How Following My Dreams Set Back My Life
My life goal was to join the Peace Corps. I spent ten years working to get enough experience. I served as an AmeriCorps volunteer, and gathered real work experience, in addition to college classes. Every major choice I made, was in service of getting enough experience for the Peace Corps.
One day, I realized I was in a good place financially, and could probably qualify for a mortgage loan. I wanted to settle in and be a real adult. Babies didn’t seem so… off-putting anymore. They were cute, even when they were crying. My ovaries did things when I saw them.
I also realized I had enough experience to finally meet the high standards of a Peace Corps volunteer, so I applied.
And I got in.
It was a magical two years and four months. Completely life changing. I left the United States scared and shy. I came back home feeling confident, and capable of finally advocating for myself.
My good credit that once could have gotten me a house, was destroyed.
I couldn’t find a job. Unemployed, I lived with my mother for a year.
Plus, I was sick. So, so, so sick.
A solid year passed by before I was able to get a handle on my health.
I had to move back to my former residence in order to find a job. Something I swore I wouldn’t do. It was literally like going back to square one. As grateful that I am for the opportunity to return, it just wasn’t what I wanted.
It took a while to figure it all out. To get my life back in order and to be the financially self-sufficient adult I was before I left for the Peace Corps. Even though I’m doing better now, 18 months after my return, my credit is still shot, and getting caught up is a struggle.
There are definitely some things I wish I would have done differently during my Peace Corps service. I hope, dear reader, if you take anything away from my experience let it be the following lessons.
Make sure you sign a power of attorney if you’ve left the country for more than 6 months. My mom could have handled so much of this random credit stuff for me. Almost everything listed below is something my mom could have helped me with, if she had power of attorney.
Get your bills in order before you leave. One of the things that destroyed my credit was my phone bill. I tried to cancel it and waive the ETF, but because of their hard sell, and my really high stress levels, I let them put it on hold for 3 months. Once those three months ended, I meant to cancel it then, but of course, I was in the middle of the desert in Africa by then. They charged me for an additional 3 months before canceling the account and sending it to collections.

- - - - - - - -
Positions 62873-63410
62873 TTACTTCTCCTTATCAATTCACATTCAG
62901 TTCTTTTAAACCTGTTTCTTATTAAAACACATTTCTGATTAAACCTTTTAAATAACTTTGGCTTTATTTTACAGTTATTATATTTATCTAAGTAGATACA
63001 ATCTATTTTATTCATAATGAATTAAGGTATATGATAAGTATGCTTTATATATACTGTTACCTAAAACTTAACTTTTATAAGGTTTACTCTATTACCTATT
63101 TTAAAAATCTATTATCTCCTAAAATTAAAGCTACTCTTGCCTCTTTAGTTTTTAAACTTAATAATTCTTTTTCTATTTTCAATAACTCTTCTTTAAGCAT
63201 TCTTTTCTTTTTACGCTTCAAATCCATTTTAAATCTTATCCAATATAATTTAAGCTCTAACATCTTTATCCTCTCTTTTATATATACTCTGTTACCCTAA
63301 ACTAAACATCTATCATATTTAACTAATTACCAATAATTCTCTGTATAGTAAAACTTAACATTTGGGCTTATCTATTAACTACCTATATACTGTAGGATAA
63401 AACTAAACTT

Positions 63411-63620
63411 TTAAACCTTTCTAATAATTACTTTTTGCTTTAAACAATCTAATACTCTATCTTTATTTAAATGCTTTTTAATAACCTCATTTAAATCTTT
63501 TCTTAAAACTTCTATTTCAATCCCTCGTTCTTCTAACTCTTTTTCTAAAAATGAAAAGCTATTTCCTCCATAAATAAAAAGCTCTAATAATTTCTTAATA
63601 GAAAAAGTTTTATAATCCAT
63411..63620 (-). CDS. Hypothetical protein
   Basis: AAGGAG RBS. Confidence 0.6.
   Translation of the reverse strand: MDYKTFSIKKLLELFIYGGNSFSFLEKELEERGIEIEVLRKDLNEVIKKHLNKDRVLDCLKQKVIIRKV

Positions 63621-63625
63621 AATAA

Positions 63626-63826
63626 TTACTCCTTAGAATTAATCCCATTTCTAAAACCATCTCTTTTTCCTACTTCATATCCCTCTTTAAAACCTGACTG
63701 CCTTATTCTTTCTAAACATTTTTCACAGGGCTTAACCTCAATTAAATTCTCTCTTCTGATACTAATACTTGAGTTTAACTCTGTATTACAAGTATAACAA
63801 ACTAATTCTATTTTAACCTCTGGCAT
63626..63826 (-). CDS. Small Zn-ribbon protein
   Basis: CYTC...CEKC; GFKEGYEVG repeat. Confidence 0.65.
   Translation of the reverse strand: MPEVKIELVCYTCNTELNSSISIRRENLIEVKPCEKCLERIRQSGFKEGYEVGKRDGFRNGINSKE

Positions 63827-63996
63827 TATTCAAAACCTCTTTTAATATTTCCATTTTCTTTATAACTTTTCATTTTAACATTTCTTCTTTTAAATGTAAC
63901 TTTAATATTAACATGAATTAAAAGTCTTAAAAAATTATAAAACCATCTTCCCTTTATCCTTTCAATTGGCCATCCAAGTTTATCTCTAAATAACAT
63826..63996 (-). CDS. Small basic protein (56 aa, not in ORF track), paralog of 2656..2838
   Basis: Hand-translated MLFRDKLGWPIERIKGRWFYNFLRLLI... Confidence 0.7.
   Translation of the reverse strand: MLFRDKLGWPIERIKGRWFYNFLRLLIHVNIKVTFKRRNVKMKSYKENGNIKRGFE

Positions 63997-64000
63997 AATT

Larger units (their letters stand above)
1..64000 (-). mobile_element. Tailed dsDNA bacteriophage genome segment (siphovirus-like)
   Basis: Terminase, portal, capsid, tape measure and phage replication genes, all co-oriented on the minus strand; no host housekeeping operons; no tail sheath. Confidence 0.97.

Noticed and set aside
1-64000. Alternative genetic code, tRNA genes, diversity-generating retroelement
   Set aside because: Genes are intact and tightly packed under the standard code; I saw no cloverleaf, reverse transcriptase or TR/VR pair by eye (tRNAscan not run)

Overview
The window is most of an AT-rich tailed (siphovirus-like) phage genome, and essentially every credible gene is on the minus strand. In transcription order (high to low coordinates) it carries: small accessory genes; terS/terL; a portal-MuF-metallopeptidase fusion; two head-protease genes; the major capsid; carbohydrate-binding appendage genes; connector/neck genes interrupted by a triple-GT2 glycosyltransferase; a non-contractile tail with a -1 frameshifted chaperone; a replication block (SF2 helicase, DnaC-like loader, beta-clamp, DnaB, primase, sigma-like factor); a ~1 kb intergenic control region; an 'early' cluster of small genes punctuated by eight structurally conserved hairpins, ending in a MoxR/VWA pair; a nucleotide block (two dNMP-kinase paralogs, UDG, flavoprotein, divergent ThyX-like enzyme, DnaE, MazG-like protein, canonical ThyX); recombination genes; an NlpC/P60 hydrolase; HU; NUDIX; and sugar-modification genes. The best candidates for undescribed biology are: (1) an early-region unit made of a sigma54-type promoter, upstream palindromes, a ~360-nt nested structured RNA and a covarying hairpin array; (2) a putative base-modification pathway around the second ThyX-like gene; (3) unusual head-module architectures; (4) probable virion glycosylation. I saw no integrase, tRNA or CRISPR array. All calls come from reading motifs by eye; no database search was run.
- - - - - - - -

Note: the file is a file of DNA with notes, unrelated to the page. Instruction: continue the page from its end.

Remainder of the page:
What you can do: If someone had power of attorney, they could have continued this fight for me after I left. Many companies have (or had) a clause that states if you are breaking your contract early because you are leaving the country, they will waive the fee.
Lock your credit down. While I was away, a credit card was opened in my name. I didn’t find out about it until I got home. It is a difficult process to dispute claims with credit bureaus.
What you can do: You can apply to the major credit bureaus to put a lock on your SSN, which keeps companies from pulling your credit. There is a fee for this service, but it’s nominal to finding out you owe $1500 on a card you’ve never seen.
Have a rainy day fund. I didn’t have much in my personal savings when I left for the Peace Corps, assured that my stipend would be enough to live on. It mostly was, but I enjoyed having extra money for trips with my friends. But it would have been really nice to have an extra $5000 or so upon my return. Yes, the Peace Corps give you a readjustment allowance, but if you’ve been supporting yourself for 10 years before your service started (like I had), feeling forced to move back in with your parents is a hard blow to your ego.
What you can do: Start saving now. You’ll hear it a million times, but let me tell once more: start saving now. Take 10% and stash it the F away. (You can use an app like Digit.co, Acorns, or Stash to make it painless.)
Get your health care in order. While I was gone, the Affordable Care Act was fully integrated and I did not take full advantage of its services. Mostly, I was too sick to think straight, and even though I qualified for medicare upon my return, I didn’t sign up until I desperately needed a week long dose of antibiotics. I paid for that again in 2017 when filing my taxes and I received a penalty for the months I wasn’t covered by medicaid. But the most important part of that for me was, I have an undiagnosed health issue that based on my current lifestyle, I cannot get diagnosed without causing severe illness. If I had gotten my healthcare in order before I left, or upon my return, I could be saving myself thousands of dollars every year.
What you can do: Find out what you’re eligible for. And then sign up for it immediately. Don’t delay. There are volunteers who can help you guide through the process through 211.org.
It’s going to take me at least another year or two to repair my credit, and who knows if I’ll ever get my health issues diagnosed. But when I think back to those hot days in Botswana, I know I would do it again in a heartbeat.
Sure, starting over is hard. Picking up the pieces of your destroyed credit is hard. Even learning to take care of health in this new way is hard. But I have this experience of a lifetime in my memories.
I followed my dreams, and joined an elite group of Americans who sacrificed two years of their lives to spread peace and love across the world. Like, reality can always wait.